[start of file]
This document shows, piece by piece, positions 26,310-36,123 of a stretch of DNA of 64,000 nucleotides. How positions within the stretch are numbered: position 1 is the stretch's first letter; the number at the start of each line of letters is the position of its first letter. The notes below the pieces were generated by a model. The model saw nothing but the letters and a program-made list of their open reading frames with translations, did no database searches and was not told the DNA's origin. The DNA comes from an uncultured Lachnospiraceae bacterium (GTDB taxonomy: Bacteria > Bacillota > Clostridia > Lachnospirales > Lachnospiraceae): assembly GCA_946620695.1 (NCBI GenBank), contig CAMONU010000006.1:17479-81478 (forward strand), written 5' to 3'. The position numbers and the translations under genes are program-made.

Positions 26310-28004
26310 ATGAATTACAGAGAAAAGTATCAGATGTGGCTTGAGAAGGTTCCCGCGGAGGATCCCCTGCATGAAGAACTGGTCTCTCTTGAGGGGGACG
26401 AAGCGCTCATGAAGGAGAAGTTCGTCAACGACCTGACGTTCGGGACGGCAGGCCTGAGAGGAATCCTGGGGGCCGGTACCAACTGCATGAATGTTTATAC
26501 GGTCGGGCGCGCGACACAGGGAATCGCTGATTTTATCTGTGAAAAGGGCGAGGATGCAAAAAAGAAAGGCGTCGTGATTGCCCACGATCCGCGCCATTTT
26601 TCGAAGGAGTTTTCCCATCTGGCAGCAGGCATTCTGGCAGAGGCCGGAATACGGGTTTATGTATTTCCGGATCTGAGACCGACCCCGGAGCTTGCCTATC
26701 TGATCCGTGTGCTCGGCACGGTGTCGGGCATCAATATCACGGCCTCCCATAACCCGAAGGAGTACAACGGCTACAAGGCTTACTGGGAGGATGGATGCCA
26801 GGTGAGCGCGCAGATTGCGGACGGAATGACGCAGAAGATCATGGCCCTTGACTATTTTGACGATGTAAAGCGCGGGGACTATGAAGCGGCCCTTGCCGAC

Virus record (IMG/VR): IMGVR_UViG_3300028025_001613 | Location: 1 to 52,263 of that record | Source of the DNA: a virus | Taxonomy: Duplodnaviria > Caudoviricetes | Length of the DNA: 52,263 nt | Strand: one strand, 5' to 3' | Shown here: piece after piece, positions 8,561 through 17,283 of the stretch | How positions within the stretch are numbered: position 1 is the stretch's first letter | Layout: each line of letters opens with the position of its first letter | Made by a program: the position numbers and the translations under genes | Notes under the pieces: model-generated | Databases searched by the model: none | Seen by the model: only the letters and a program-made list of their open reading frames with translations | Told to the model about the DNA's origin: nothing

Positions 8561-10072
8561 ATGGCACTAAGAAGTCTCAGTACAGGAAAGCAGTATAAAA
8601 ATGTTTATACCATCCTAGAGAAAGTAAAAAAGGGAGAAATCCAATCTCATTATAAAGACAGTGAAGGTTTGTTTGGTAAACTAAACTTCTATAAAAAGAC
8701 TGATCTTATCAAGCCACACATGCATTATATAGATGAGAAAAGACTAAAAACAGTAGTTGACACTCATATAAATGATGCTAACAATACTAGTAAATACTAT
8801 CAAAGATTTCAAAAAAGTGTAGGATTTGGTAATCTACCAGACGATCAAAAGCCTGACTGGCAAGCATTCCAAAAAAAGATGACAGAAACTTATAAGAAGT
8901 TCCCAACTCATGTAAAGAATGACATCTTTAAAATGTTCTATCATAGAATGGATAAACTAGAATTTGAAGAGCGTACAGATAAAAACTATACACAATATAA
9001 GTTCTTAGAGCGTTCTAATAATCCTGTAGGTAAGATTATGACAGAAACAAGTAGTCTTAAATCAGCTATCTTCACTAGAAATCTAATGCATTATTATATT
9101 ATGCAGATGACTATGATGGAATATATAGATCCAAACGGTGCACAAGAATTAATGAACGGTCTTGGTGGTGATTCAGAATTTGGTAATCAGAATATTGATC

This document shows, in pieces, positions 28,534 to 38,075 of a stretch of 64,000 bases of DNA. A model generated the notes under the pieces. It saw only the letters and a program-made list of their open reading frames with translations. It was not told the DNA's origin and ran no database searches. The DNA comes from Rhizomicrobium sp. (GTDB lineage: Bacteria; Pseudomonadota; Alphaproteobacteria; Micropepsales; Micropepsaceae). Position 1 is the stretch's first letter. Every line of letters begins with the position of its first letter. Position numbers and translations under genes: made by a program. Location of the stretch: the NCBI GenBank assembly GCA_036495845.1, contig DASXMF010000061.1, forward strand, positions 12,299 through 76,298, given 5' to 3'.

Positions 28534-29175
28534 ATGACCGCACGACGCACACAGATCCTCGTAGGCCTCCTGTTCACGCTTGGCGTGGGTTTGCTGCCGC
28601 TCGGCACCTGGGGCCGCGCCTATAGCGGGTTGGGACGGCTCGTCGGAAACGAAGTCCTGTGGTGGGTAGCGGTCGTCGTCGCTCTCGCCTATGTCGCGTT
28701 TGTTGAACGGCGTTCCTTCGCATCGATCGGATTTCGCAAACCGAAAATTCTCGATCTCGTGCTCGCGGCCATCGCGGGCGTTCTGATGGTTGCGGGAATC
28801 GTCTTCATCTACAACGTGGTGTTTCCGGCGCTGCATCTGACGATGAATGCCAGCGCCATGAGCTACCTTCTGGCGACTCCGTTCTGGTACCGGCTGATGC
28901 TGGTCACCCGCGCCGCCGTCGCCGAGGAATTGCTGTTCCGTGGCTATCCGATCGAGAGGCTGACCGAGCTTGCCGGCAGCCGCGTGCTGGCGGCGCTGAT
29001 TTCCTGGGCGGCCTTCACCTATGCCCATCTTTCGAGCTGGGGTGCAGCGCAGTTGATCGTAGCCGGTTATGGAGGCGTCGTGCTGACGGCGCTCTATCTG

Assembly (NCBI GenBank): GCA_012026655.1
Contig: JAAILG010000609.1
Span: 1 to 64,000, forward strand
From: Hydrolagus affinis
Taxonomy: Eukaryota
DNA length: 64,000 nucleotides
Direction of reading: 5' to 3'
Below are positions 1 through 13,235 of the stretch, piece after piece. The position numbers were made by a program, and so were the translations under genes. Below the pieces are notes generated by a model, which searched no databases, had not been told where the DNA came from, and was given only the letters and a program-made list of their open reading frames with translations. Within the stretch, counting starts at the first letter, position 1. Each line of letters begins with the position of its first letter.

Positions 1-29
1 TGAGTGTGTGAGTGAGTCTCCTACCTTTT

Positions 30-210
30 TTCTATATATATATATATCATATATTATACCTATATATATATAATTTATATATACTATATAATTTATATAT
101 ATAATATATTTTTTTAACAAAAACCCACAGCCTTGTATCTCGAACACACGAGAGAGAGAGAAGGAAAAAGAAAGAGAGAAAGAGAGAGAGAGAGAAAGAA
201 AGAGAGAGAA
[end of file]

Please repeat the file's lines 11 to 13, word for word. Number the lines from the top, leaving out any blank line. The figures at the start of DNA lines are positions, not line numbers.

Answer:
8561 ATGGCACTAAGAAGTCTCAGTACAGGAAAGCAGTATAAAA
8601 ATGTTTATACCATCCTAGAGAAAGTAAAAAAGGGAGAAATCCAATCTCATTATAAAGACAGTGAAGGTTTGTTTGGTAAACTAAACTTCTATAAAAAGAC
8701 TGATCTTATCAAGCCACACATGCATTATATAGATGAGAAAAGACTAAAAACAGTAGTTGACACTCATATAAATGATGCTAACAATACTAGTAAATACTAT